During the first few months of the New Year we can often feel low. This might be because it is a cold and dark time of year; because the fun of Christmas and New Year is over; because our festive period was perhaps not as pleasant as we might have wished, or we might feel overweight or unfit, or have financial, relationship or employment worries.
What is the secret of feeling calmer and happier in the New Year?
The New Year brings stress because of our own expectations of ourselves. We often make new ‘resolutions’, which implies that there are things we feel we need to change about ourselves, in order to feel happier.
‘It is not easy to find happiness in ourselves, and it is not possible to find it elsewhere’.
Society seems to suggest we should constantly want to be thinner, fitter, richer, or ‘better’ so that we would feel happier. This quickly leads to self-criticism if we believe in these ideals and judge ourselves to be lacking in some way.
The first part of the secret to feeling happier is to take control of your own priorities and expectations of yourself.
Those who cope best are those who don’t panic about new years resolutions. They acknowledge that they are not perfect, but they don’t expect themselves to be, they focus on being gentle on themselves, whilst also prioritising their lives and re-focusing their efforts on what is most important to them.
When we feel happy and ‘at our best’ is when our self-esteem is good. We usually feel confident in our ability to cope with life even under challenging circumstances.
We feel ‘stressed’ when we perceive the demands being placed on us as exceeding our ability to cope with them. In this situation our self-esteem (a combination of self-confidence, self-worth and self-belief), is being ‘threatened’ and so our physiological fight or flight instinct kicks in. This causes physical changes such as an increased heart rate, sweating, nausea, or agitation.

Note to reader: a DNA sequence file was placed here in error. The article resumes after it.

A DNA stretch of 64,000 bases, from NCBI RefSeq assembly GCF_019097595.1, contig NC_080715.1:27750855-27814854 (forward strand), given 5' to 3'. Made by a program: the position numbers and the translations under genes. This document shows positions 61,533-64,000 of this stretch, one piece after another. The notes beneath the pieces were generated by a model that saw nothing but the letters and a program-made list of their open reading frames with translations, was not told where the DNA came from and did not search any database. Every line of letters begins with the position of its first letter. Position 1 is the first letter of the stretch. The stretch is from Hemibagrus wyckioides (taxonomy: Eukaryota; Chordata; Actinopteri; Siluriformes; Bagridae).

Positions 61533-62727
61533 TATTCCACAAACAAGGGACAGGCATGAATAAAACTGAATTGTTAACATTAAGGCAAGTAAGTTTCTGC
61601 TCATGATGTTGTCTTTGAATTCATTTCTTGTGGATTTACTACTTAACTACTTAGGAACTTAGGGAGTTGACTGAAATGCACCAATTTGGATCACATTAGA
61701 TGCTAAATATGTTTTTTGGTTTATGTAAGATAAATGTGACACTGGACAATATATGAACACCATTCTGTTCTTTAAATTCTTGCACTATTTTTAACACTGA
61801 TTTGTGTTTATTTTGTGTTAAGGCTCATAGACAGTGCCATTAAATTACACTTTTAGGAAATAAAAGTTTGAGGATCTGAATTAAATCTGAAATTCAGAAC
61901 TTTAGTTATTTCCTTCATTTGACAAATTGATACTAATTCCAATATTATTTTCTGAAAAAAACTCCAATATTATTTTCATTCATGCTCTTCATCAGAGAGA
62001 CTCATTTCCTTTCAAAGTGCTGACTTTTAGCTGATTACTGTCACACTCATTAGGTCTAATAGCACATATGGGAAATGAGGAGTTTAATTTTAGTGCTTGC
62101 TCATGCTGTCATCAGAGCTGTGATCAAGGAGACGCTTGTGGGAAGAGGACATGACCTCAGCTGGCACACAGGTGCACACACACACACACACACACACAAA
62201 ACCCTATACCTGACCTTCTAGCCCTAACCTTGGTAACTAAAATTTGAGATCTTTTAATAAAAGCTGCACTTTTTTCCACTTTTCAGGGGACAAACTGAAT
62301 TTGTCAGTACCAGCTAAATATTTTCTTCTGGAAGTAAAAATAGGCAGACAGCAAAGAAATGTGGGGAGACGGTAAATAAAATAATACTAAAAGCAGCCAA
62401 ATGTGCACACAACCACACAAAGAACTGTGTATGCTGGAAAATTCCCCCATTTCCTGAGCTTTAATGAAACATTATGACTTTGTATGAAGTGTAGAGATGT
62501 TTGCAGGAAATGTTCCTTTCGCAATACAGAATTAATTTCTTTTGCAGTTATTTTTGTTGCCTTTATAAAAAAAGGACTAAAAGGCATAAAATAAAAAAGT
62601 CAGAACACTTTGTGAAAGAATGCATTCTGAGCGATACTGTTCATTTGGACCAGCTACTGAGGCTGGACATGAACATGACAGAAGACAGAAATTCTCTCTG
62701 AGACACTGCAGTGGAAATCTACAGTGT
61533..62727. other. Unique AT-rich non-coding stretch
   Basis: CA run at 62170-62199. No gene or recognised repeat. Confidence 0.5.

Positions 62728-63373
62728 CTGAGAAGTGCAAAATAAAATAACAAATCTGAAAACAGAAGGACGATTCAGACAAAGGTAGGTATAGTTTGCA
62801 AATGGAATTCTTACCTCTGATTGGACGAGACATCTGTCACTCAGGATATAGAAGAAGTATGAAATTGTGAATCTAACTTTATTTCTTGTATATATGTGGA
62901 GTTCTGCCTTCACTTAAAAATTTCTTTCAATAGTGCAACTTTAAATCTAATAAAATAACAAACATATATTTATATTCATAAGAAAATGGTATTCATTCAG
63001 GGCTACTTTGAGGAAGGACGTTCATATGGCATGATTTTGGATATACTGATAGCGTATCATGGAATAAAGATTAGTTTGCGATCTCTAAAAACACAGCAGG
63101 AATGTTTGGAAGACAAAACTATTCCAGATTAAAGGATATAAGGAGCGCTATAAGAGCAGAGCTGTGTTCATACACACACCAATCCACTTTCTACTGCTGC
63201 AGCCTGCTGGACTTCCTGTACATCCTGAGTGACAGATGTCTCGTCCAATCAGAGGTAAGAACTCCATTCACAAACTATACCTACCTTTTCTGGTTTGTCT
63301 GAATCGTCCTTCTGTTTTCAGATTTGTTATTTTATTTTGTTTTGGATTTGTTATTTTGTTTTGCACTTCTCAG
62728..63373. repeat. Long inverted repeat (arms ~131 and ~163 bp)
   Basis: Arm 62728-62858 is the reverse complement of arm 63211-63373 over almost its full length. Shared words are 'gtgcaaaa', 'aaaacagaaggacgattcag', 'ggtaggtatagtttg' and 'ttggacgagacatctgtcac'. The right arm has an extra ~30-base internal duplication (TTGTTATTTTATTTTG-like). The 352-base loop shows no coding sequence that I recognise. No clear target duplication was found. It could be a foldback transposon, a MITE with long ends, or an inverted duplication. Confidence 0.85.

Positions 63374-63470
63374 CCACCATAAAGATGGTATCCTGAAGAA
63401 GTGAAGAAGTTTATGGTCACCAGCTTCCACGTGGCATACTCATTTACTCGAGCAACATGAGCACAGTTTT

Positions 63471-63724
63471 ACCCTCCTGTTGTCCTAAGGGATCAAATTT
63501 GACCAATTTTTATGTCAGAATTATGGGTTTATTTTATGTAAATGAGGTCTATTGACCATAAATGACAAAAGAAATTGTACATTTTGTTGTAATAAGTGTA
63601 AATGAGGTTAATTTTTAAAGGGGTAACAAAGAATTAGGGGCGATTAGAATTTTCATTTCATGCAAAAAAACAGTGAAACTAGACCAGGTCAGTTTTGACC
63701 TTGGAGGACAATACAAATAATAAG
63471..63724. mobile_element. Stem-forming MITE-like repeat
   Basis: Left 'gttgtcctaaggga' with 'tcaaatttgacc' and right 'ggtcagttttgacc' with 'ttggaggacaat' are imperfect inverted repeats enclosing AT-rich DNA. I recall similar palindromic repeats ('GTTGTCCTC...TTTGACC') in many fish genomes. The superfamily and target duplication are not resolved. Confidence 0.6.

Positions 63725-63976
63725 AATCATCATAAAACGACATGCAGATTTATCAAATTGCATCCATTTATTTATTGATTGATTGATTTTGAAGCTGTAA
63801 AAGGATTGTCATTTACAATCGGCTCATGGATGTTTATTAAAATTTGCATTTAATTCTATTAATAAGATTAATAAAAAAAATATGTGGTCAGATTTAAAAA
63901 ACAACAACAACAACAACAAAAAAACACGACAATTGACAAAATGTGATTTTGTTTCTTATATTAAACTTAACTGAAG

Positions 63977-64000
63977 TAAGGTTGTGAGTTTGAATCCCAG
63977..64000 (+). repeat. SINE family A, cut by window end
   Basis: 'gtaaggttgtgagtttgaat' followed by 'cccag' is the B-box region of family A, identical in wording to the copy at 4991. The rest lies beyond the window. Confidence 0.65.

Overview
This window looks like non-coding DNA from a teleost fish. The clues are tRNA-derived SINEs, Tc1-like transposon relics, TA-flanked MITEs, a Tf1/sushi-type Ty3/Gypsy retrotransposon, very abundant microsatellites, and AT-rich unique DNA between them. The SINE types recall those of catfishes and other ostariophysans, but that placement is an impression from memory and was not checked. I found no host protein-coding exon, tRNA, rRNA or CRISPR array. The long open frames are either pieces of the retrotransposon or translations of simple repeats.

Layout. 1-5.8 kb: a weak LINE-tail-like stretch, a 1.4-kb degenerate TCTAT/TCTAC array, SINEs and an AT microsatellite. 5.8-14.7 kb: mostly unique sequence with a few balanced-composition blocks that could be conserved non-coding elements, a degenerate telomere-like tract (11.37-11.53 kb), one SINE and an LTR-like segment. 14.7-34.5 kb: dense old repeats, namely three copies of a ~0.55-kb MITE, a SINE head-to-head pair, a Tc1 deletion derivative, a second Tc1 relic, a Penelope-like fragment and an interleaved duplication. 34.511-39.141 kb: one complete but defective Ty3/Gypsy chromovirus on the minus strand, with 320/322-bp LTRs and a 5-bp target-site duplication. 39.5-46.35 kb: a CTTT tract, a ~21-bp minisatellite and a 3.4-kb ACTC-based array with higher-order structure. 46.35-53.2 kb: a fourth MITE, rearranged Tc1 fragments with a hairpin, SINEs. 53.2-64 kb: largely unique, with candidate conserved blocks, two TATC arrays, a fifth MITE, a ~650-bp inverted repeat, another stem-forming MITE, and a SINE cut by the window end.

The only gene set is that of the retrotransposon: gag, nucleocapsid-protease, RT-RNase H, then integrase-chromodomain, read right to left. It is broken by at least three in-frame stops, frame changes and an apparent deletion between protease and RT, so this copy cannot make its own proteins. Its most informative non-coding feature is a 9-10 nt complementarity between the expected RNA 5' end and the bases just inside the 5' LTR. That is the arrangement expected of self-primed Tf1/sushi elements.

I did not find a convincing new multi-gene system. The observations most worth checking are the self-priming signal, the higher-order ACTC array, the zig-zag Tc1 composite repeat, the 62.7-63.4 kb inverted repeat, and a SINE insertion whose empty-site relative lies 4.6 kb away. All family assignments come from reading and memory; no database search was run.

We will describe these physical experiences as negative emotions such as frustration, anger, fear or anxiety.
If we are unaware that threats to our self-esteem generate our negative emotions, then we will also be unaware that our subsequent actions are attempts to protect or repair our self-esteem.
We instinctively do what makes ourselves feel more in control or ‘better’ at the time, maybe become angry or defensive more quickly, or argue with our spouse or children, or do something to ‘take our mind off it’ such as throwing ourselves into a new gym regime or hobby, and then quickly berate ourselves if it doesn’t work or we fail to keep it up.
If we are being critical to ourselves or others then it is a clear sign that our self-esteem is being affected.
Top Tips to reduce stress.
– Take responsibility. You are the only one responsible for how you feel about yourself, no one can ‘make you’ feel anything you don’t want to feel.
– Challenge your own priorities. What really matters to you? What makes you feel most content and happy? Do you spend time on other ‘priorities’ because you have picked up from others that you should be doing those things?
– Maintain and build your own self-esteem by choosing activities which build your self-confidence and which truly fit in with your beliefs and values. Choose people to spend your time with who accept you as you are and help you to feel good about yourself.
– Focus on other people. Those around us are likely to be feeling just the same as we are. Be gentle on others, recognise that their self-esteem can also become affected at this time of year so help to build them up. Supporting others is the surest way to find support in return.
– Instant self-esteem. When you start feeling stressed, or start ‘getting at’ yourself or other people, find somewhere to be alone, even for a couple of minutes. Take slow deep breaths and imagine you are breathing in a warm, bright light and breathing out self-doubt and self-criticism. Say to yourself, out loud if possible, – “I am okay, I can only do my best, I can cope with this, I believe in myself”. Smile and stretch your arms to relieve your tension.
– Be careful around difficult people! Those we care most about have the most powerful influence over our self-esteem. Remember; you, not they, decide how you feel about yourself.
If someone is unpleasant to you then he or she will be feeling low about themselves for some reason and are attacking or criticising you to try to feel better. Don’t take it personally, their behaviour is about themselves not you, try to understand rather than criticise them in return.
– Encourage and praise your partner, your family, friends and children. Giving praise and recognition shows healthy self-esteem and is the most likely way we will receive the same in return.
“Don’t wait for people to be friendly, show them how”
Good luck, and remember I am here if you need me.
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